Lowetide: Can Oilers prospect Reid Schaefer make the NHL leap next season? 


Edmonton Oilers prospect Reid Schaefer has been making news since the start of his 2022-23 season with the Seattle Thunderbirds of the WHL. He began by scoring 13 goals in the first 10 games of the season, and followed it up by making the Team Canada roster for the coming World Junior Championships.

Schaefer’s star is on the rise. In his 50 most recent regular season games for the Thunderbirds, he scored 30 goals and 53 points.

Aside from being a volume shooter (96 shots in 22 games this season), Schaefer’s quick release and willingness to risk harm by going to dangerous scoring areas are key to his success.

Since his skill set (big, strong winger with an edge and enough pure skill to play in the big moments of the game) is a perfect match for what the Oilers need, it’s natural to ponder his NHL-readiness.

How close is Schaefer? Can he help Edmonton next season, as a rookie pro?

The ideal scenario

There are examples of players like Schaefer who flourished in their final junior seasons and then immediately found their game in pro hockey. There are three names that offer a possible route for Edmonton’s young power forward.

Player Final WHL year FIrst year pro

Michael Rasmussen

.66 goals, 1.26 pts

3 AHL, 62 NHL games

Reid Schaefer

.68 goals, 1.23 pts

Nolan Foote

.56 goals, 1.22 pts

24 AHL, 6 NHL games

Andrew Ladd

.29 goals, .69 pts

25 AHL, 29 NHL games

Schaefer is an excellent match for Michael Rasmussen and Nolan Foote, less so for Andrew Ladd but there are similarities.

All three comparable players spent some time in the NHL in the season they turned pro, but none of them could be considered a net positive in helping his team win. Foote and Ladd contributed to AHL teams, and Rasmussen was a depth player most of the season with the Detroit Red Wings.

These players, at that point in their careers, would best be described as fringe NHL players. That’s no insult, all of these men were legit NHL prospects.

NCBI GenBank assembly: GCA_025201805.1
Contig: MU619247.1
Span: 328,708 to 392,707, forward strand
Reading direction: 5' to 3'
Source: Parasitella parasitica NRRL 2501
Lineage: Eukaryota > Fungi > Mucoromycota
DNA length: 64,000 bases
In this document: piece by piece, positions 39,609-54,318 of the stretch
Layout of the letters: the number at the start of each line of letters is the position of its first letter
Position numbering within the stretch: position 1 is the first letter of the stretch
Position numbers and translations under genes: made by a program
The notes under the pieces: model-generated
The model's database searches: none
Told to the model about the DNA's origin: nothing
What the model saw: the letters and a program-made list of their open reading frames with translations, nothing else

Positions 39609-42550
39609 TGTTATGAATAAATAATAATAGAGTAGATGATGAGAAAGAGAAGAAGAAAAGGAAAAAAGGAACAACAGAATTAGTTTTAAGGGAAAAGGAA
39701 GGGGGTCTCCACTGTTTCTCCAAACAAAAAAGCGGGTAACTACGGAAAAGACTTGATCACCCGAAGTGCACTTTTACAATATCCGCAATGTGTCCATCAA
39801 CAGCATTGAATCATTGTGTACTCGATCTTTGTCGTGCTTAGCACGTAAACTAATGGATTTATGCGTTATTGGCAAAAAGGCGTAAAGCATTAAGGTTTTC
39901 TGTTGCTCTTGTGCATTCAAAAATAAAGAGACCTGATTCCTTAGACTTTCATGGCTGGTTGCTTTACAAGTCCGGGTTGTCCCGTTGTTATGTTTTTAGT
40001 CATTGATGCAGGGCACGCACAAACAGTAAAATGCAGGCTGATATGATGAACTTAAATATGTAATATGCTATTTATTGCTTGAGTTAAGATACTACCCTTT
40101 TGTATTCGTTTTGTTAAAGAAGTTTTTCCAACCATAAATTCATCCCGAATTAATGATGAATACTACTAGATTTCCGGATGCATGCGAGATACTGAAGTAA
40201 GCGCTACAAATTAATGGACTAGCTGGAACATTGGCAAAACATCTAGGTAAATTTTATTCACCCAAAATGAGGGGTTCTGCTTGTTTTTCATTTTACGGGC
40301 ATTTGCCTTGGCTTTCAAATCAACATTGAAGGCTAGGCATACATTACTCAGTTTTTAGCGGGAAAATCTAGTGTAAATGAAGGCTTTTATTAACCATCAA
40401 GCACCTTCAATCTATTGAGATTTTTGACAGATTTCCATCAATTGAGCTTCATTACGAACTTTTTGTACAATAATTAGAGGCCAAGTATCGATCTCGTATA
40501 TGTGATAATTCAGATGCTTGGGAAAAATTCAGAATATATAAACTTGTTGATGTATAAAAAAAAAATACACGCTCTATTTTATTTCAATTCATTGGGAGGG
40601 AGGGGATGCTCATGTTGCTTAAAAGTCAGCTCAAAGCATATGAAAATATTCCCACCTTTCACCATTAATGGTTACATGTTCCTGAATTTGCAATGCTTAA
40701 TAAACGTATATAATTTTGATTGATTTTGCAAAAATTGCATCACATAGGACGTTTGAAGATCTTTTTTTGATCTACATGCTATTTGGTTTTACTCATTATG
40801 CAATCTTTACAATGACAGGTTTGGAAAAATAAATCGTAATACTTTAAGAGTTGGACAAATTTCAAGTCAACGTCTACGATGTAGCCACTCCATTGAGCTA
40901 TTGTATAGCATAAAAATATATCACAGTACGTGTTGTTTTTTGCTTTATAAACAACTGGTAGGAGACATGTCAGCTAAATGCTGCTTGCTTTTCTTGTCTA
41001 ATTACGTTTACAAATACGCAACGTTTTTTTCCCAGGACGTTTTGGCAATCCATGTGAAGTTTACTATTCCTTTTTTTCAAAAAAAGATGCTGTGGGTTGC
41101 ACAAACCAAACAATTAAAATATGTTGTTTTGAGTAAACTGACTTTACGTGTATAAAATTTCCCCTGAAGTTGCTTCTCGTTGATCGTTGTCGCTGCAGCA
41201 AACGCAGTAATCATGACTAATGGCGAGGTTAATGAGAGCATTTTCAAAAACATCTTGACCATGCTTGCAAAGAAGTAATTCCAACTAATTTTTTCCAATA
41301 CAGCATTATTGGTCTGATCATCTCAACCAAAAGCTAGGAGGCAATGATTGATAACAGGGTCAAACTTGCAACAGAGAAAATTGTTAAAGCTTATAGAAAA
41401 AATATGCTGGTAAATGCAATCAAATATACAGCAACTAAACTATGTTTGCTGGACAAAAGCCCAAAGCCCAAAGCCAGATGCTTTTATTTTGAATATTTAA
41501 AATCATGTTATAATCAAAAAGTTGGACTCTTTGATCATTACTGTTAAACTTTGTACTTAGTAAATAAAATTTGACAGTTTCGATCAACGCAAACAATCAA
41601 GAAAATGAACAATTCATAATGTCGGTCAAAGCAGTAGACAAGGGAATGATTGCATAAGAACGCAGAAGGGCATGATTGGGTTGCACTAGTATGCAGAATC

It’s a difficult leap from junior to AHL, each of these men were quality in the world’s best minor league or survived in the NHL in their debuts.

Ladd is probably the ideal scenario. He split time between AHL and NHL, and then played in 17 playoff games as the Carolina Hurricanes won the 2006 Stanley Cup.

The realistic scenario

Fans should consider that general manager Ken Holland slow-plays freshman pro players and Schaefer could spend a season or more in the minors. There are many comparable players since 2015 who are both a match statistically and had a prolonged minor-league audition.

Player Final WHL year First year pro

Kiefer Bellows

.73 goals, 1.32 pts

73 AHL, 0 NHL games

Morgan Geekie

.44 goals, 1.24 pts

73 AHL, 0 NHL games

Reid Schaefer

.68 goals, 1.23 pts

This outcome rhymes with recent handling of Edmonton’s first-round selections. Edmonton’s 2021 first-round selection (Dylan Holloway) spent his rookie pro season entirely in the AHL, before getting into one playoff game during the postseason.

Xavier Bourgault was chosen by Edmonton the following year and is playing in the AHL (8-5-13 in 23 games) this season.

Schaefer getting a full year with the Bakersfield Condors makes sense. He can gain strength, have scoring success and possibly build on his impressive special teams work shown during his time with the Thunderbirds.